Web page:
Athletics
The IAFF is accused of surpressing a report on blood doping in athletics (Getty)

The worldwide governing body for athletics has been accused of suppressing a 2011 report into the practice of blood doping. The study is reported to state that up to a third of top-flight athletes had been involved in the banned practice.

The survey, conducted by the University of Tuebingen in Germany, involved confidential interviews with athletes during the 2011 World Championships in Athletics held in Daegu, South Korea, according to the Sunday Times.

What is blood doping?

Blood doping involves boosting the number of red blood cells in the bloodstream to enhance athletic performance.

Red blood cells carry oxygen from the lungs to the muscles. A higher concentration of them improves an athlete's endurance and aerobic capacity.

Doping techniques include blood transfusions, using drugs (such as erythropoietin, or EPO) to increase the amount of red blood cells produced by the body, and 'blood substitutes' that can carry extra oxygen in the blood.

Doping increases the chances of heart attacks, strokes, phlebitis (swelling of veins), and pulmonary embolism (blocked arteries.

Results of the report showed that between 29%-34% (522-612) of 1,800 athletes at the competition had flouted anti-doping regulations in the previous 12 months.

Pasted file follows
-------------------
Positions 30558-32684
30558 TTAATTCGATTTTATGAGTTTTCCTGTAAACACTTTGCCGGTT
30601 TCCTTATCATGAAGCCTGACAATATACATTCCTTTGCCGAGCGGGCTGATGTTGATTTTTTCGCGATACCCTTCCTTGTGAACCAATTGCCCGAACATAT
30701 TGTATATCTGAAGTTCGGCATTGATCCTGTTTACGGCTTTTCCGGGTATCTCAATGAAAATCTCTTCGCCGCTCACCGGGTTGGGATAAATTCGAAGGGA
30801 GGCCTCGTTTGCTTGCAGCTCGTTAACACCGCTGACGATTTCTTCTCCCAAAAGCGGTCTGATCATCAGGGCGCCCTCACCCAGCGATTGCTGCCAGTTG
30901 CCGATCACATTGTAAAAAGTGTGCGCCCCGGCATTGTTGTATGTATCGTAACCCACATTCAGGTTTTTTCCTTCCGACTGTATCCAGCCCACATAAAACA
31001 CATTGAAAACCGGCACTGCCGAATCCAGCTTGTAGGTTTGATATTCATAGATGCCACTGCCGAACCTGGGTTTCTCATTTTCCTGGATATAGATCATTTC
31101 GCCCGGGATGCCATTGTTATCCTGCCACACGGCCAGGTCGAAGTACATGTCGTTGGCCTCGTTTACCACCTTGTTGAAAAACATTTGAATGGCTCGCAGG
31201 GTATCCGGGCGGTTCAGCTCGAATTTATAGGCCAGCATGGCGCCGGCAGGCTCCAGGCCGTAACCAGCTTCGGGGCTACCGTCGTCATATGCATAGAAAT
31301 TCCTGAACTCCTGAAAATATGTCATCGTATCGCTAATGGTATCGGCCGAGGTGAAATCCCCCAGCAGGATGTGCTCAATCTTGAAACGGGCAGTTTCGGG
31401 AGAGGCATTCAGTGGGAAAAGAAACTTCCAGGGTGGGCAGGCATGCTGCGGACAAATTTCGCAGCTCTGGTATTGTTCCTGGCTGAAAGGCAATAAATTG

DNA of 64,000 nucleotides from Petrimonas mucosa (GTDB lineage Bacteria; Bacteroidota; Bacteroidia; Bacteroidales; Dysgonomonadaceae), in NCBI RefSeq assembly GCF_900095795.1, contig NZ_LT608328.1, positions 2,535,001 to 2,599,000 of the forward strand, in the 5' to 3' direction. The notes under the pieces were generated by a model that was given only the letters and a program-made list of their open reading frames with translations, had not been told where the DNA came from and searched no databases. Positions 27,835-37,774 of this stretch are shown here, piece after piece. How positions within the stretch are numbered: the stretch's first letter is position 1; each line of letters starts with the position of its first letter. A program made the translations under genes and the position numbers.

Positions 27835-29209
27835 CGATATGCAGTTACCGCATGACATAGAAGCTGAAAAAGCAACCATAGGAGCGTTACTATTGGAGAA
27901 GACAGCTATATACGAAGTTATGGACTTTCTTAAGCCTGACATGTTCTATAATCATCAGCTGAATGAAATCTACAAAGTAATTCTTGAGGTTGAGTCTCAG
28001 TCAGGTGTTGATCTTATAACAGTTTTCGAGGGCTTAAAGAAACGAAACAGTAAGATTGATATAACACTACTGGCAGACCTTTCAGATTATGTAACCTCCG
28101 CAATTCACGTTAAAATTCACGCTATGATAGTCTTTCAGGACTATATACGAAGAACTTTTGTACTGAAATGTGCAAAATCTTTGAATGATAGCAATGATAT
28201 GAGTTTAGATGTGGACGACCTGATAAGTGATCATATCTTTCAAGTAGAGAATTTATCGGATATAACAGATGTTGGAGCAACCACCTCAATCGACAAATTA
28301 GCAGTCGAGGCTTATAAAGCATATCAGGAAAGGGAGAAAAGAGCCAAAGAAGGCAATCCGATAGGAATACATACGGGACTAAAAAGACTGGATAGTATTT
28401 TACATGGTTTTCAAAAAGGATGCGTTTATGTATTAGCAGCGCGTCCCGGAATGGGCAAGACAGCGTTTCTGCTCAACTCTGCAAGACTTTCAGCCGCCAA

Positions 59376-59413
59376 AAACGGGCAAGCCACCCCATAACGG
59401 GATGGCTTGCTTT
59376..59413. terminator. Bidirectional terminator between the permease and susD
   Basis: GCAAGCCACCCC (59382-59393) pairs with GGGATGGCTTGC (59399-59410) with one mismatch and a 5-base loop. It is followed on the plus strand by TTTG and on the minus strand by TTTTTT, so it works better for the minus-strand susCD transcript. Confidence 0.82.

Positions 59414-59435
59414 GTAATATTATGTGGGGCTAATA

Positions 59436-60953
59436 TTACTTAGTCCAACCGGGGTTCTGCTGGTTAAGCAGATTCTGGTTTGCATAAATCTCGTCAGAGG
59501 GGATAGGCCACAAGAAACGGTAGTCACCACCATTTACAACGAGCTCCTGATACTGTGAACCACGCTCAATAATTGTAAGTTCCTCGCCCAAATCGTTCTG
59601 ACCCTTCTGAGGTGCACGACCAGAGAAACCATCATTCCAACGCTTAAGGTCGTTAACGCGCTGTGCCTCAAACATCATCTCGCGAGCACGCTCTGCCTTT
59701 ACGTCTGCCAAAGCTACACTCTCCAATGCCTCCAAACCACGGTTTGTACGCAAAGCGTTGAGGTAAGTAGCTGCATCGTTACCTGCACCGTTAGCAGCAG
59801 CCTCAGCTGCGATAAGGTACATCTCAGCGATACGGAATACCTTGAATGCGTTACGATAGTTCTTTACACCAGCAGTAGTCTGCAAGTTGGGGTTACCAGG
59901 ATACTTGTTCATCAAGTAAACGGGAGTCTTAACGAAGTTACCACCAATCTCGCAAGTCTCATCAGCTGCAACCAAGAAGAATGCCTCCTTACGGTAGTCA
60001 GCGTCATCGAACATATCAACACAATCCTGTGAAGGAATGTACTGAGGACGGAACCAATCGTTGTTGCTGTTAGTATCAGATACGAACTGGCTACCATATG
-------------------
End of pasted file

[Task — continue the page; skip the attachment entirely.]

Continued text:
The International Association of Athletics Federations (IAFF) told the Sunday Times that it was still negotiating when the study could be released with its authors and the World Anti-Doping Agency.

In a statement, the IAFF, said: "The study is an independently initiated scientific research project and was not commissioned by the IAAF.

"Discussions are ongoing with the research team and the World Anti-Doping Agency regarding publication of the study."

Researchers were told to sign a confidentiality agreement a month after the survey was conducted, and are now accusing the IAF of using its power to have the publication of the report postponed.

"The IAAF's delaying publication for so long without good reason is a serious encroachment on the freedom of publication," researchers at the university told the Sunday Times.